photo: Giphy; iStock

Being Peruvian is something kind of, well, insanely special. First, there aren't many of us in the United States, especially compared to the Mexican and Dominican population, only accounting for 1.2 percent of the U.S. Hispanic population as of 2013 according Pew Research Center. When I meet a fellow Perucho, I get all kinds of excited because we instantly share a bond that only Peruvians know. The funniest part is that when I tell my cousins back home about the lack of Peruvians in the States, they kindly remind me that Peru is just too awesome to leave so that's probably why not many have immigrated. Oh yeah, if you've ever met a Peruvian you know all too well how wildly proud we are to be Peruvian. 

Put it this way: It wasn't until Machu Picchu made it on to the New Seven Wonders of the Modern World in 200, that our little underestimated country was put on the map. Of course, the cool kids knew about all the wonderful things that Peru has to offer, but it wasn't until Peru made that list that my parents native land became a topic of conversation. It made me even prouder to be Peruvian, especially since years before I met way too many people that didn't even know where Peru was (yes, true story!) let alone have it on their wanderlust bucket list. Peru tourism has come a long way! 

So take a few minutes to reflect on how awesome it is to be Peruvian and take a walk down the "Oh yeah, that's so Peruvian, it's cray" lane. Let us know if we missed something in the comments. 

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When meeting people that aren't Peruvian, this happens

Let's get this out of the way right now because it's so true and yet so hilarious. Granted, it has happened to me less now that Machu Picchu has put Peru on the map, but it still happens. 


Peruvian food is king and we know it

photo: Giphy

Oh, you've heard of Peru, have you? Yes, it's awesome. And the food is amaze. Lomo saltado, pollo a la brasa, and ceviche, oh my! 


Inca Kola is our beverage of choice

Diretamente do Peru pro Santa Coxinha! Chegou a Inca Kola! #incakola

A photo posted by Santa Coxinha (@santacoxinhaoficial) on

Okay, I know we are all trying to be healthy, but you really can't have that pollo a la brasa with water. Who are you kidding? "One Inca Kola, por favor." Okay, three — just kidding. #notreally And, yes, we know it taste like bubblegum and we love it.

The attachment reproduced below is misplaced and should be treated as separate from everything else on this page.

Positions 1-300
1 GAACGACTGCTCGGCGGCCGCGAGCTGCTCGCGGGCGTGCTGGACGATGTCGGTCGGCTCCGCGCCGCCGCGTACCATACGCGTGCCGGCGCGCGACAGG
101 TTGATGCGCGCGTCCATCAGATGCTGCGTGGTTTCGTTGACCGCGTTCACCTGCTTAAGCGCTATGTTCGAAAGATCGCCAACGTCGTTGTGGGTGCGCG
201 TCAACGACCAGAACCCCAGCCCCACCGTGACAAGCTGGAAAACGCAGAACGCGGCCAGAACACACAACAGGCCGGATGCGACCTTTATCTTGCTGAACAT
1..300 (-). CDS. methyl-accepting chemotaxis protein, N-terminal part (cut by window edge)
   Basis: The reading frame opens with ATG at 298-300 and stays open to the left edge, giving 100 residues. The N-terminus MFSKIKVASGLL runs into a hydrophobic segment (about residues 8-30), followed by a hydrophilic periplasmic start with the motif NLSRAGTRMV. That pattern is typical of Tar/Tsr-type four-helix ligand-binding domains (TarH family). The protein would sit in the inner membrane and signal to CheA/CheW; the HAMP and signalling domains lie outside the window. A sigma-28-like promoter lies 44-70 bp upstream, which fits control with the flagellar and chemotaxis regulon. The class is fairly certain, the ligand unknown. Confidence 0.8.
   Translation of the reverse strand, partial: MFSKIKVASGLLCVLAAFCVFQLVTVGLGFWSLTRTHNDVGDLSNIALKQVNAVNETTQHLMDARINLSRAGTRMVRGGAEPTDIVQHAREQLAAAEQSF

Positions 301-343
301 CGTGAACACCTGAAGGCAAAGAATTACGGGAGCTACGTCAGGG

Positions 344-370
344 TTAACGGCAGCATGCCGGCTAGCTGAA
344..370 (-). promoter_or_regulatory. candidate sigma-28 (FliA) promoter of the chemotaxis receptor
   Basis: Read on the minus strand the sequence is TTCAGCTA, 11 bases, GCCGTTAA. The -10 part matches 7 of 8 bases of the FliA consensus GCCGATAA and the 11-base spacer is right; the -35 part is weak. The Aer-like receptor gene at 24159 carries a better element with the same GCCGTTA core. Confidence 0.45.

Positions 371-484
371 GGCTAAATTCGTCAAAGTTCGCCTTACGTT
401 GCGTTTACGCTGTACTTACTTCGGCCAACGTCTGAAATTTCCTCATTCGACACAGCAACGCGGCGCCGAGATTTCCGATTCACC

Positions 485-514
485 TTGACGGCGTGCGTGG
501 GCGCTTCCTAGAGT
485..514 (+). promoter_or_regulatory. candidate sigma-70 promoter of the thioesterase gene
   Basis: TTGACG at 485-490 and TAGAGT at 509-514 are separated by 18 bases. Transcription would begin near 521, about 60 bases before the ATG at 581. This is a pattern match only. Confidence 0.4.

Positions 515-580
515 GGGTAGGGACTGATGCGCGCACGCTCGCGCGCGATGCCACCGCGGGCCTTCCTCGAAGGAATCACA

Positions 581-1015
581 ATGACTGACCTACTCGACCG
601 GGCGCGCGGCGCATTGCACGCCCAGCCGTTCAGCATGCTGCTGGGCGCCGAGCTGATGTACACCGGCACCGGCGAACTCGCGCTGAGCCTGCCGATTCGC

We like, no LOVE potatoes

Las primeras papas del año en el país de las papas.

A photo posted by Gaston Acurio (@gastonacurio) on

Potatoes are integrated in so many of our dishes and it's straight-up delicious. Yes, we know it makes for a starchy meal, but you try saying no to papas a la huancaina. Just try it. Nope, you can't do it, can you? No worries, we feel you. 


Machu Picchu is sacred to us

Una linda llamita en Machu Picchu ???? #Llama #MachuPicchu #Landscape #Cusco #IgersPeru #IgersCusco

A photo posted by Andrea Cabanillas (@andreacabanillasm) on

As discussed above, Machu Picchu is on everyone's bucket list and we couldn't be prouder of it. If you haven't gone already, go! I've been there twice and want to go back but via the Inca Trail. And side note, it seems to be quite the selling point for the single guys on Tinder seeing as SO MANY guys have been to Machu Picchu. I have glanced at Tinder and can say with certainty that this is very accurate. 

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You probably spent a summer in la chacra

Almost every Peruvian I've met has family that lives in la chacra, think el campo, or has land out there. Above is a photo of my grandparents' land in Peru. La chacra is about two hours north of Lima. It's almost untouched and I love it so much. It's one of my happy places. 


Home remedies at their best

I recently learned that my family did this to me when I had an ear infection. Did it work? I'm not sure because of the trauma I still have until this day from remembering flames just inches away from my face. 


This probably brings back childhood memories

Eso! La marinera norteña. Viva #Peru!

A photo posted by Cindy Rodriguez (@bycindyrodriguez) on

So many of my family members had to take marinera norteña dance classes as a kid and can still drop it like it's hot at family parties. Growing up I didn't quite appreciate this the way I do now, but I do now and want to take classes as an adult. 


Speaking of music . . .

You know Peruvian folklore music must be played at every family party. I'm talking about: Los Kipus, Susana Baca, and Eva Ayllón (who I credit for helping me perfect my Spanish), and so much more! I got into Peruvian folklore music while I was in college after an epic summer trip to Peru and can still sing their songs by heart. Karaoke, anyone?